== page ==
According to Jewish Women Encyclopedia D’Ora was one of the first photographers to focus on the emerging areas of modern, expressive dance and fashion, particularly after 1920, when fashion photographs started to replace drawings in magazines. While her photographic technique was not radical, her avant-garde subject matter was a risky choice. D’Ora’s photographs captured her clients’ individuality with new, natural positions in contrast to stiff, old-fashioned poses. D’Ora’s achievements also paved the way for other European women’s careers in photography, an area in which many Jewish women in particular found success.

When the Germans invaded France, Madame D’ora fled to a convent in the country side.  Dora returned to France in 1946 and re-opened the studio.

In 1959 she was involved in a serious traffic accident that left her an invalid. She died in Frohnleiten, Steiermark, Austria, in 1963.

Marie Conte by Madame d’Ora

Dora Kallmus (Madame d’Ora) & Arthur Benda - Fashion study, Vienna c.1920.

Fashion study by Madame d’Ora & Arthur Benda. Vienna, ca 1920

Portrait of an unknown lady by Madame d’Ora, 1925

Annemarie Heinrich – German/Argentine photographer

Annemarie Heinrich (1912 – 2005) was a German-born, naturalized Argentine photographer. Heinrich is considered one of Argentina’s most important photographers. She specialized in portraits and nudity.

Heinrich was born in Darmstadt and moved to Larroque, Entre Ríos with her family in 1926, fleeing from the First World War. In 1930 she opened her first studio in Buenos Aires.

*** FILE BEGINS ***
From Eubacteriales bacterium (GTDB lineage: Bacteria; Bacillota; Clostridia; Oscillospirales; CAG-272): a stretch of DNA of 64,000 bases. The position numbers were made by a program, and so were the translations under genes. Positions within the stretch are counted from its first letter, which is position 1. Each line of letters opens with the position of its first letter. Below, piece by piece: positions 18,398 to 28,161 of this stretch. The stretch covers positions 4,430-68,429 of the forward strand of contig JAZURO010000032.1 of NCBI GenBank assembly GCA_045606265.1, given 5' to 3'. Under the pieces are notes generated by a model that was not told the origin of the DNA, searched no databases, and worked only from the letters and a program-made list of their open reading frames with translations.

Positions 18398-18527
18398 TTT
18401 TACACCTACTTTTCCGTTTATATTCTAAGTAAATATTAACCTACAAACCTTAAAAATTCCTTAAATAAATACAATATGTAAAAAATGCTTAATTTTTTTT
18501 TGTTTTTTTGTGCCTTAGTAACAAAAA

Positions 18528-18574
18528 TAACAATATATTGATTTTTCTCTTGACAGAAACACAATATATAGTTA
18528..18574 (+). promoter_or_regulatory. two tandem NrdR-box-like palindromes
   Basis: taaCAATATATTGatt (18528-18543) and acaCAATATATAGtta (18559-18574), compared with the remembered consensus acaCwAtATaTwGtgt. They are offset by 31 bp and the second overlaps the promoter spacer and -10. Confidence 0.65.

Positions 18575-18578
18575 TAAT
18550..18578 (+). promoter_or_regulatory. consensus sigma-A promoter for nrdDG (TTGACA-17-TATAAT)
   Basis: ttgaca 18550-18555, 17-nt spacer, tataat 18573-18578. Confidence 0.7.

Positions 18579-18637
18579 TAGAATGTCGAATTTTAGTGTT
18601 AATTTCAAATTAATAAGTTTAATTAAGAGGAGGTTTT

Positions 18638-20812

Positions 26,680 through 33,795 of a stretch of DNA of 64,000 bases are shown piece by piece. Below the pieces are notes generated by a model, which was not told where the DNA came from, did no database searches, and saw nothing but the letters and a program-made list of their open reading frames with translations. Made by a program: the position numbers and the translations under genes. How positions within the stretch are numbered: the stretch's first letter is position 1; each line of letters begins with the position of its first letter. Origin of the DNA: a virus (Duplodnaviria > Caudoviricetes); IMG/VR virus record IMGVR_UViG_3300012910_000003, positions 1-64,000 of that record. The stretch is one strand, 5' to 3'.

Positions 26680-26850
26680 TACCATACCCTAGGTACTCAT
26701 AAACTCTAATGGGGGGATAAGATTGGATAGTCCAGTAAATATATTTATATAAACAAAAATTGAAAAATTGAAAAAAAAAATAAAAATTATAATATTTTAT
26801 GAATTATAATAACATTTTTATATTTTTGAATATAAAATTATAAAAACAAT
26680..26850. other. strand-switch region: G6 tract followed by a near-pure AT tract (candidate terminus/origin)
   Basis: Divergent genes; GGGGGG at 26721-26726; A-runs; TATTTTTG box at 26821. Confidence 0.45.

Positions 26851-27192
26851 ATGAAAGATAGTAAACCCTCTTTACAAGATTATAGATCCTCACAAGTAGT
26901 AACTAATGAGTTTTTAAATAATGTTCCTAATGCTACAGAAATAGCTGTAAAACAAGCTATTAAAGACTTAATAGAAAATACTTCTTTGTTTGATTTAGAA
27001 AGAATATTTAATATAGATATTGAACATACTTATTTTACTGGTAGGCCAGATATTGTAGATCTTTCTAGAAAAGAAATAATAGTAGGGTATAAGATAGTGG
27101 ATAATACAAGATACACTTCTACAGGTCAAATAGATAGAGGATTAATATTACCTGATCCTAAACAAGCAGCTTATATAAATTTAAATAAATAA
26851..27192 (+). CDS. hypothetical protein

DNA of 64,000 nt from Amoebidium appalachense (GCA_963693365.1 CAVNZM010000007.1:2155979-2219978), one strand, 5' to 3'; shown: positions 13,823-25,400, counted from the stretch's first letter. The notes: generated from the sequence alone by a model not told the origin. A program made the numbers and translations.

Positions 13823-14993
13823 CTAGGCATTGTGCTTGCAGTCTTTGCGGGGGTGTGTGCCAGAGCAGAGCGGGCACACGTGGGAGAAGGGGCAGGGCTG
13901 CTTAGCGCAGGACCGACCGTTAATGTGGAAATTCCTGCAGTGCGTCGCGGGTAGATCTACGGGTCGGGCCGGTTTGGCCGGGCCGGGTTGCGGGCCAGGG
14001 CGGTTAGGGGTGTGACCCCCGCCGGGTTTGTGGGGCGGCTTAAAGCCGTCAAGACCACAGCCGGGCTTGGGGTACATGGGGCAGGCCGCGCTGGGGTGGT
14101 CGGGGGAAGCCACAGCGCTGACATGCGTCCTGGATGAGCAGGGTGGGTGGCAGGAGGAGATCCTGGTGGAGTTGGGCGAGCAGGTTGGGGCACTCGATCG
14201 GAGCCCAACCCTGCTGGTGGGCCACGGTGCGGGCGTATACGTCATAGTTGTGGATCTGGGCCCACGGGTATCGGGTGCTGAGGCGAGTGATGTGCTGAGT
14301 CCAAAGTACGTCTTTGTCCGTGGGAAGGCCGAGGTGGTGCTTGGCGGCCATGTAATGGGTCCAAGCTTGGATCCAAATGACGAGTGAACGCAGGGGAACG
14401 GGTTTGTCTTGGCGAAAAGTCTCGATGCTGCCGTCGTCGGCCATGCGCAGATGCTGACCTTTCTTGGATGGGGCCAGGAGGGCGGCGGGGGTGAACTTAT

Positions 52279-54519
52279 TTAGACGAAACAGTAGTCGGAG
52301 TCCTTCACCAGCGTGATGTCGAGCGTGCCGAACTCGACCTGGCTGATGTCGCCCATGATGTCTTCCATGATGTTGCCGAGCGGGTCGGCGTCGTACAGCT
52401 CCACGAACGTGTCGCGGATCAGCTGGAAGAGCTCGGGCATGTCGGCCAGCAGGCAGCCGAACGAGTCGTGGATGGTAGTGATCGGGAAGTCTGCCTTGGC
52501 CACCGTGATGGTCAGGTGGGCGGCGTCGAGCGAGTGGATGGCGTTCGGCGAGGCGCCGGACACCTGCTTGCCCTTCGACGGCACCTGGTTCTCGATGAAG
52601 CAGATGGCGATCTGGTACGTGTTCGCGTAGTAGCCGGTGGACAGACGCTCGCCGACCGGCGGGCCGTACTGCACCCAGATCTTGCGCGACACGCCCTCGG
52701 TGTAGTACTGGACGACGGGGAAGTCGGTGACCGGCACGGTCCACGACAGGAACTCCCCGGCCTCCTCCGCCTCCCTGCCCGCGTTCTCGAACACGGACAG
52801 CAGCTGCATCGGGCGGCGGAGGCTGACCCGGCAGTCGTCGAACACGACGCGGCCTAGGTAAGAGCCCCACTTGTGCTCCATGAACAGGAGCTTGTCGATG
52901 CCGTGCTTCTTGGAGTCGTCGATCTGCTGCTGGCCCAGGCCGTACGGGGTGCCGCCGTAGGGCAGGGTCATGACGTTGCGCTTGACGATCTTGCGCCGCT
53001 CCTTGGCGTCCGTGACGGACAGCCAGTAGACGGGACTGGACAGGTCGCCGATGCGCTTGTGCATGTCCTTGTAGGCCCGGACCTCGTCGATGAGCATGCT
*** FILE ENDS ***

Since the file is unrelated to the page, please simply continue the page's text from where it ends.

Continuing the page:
Two years later she moved to a larger studio, and began photographing actors from the Teatro Colón. Her photos were also the cover of magazines such as El HogarSintoníaAlta SociedadRadiolandia and Antena for forty years. She is known for having photographed various celebrities of Argentine cinema, such as Tita Merello, Carmen Miranda, Zully Moreno and Mirtha Legrand; as well as other cultural personalities like Jorge Luis Borges, Pablo Neruda and Eva Perón.

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By Annemarie Heinrich

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By Annemarie Heinrich

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By Annemarie Heinrich

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By Annemarie Heinrich

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By Annemarie Heinrich

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By Annemarie Heinrich

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By Annemarie Heinrich

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By Annemarie Heinrich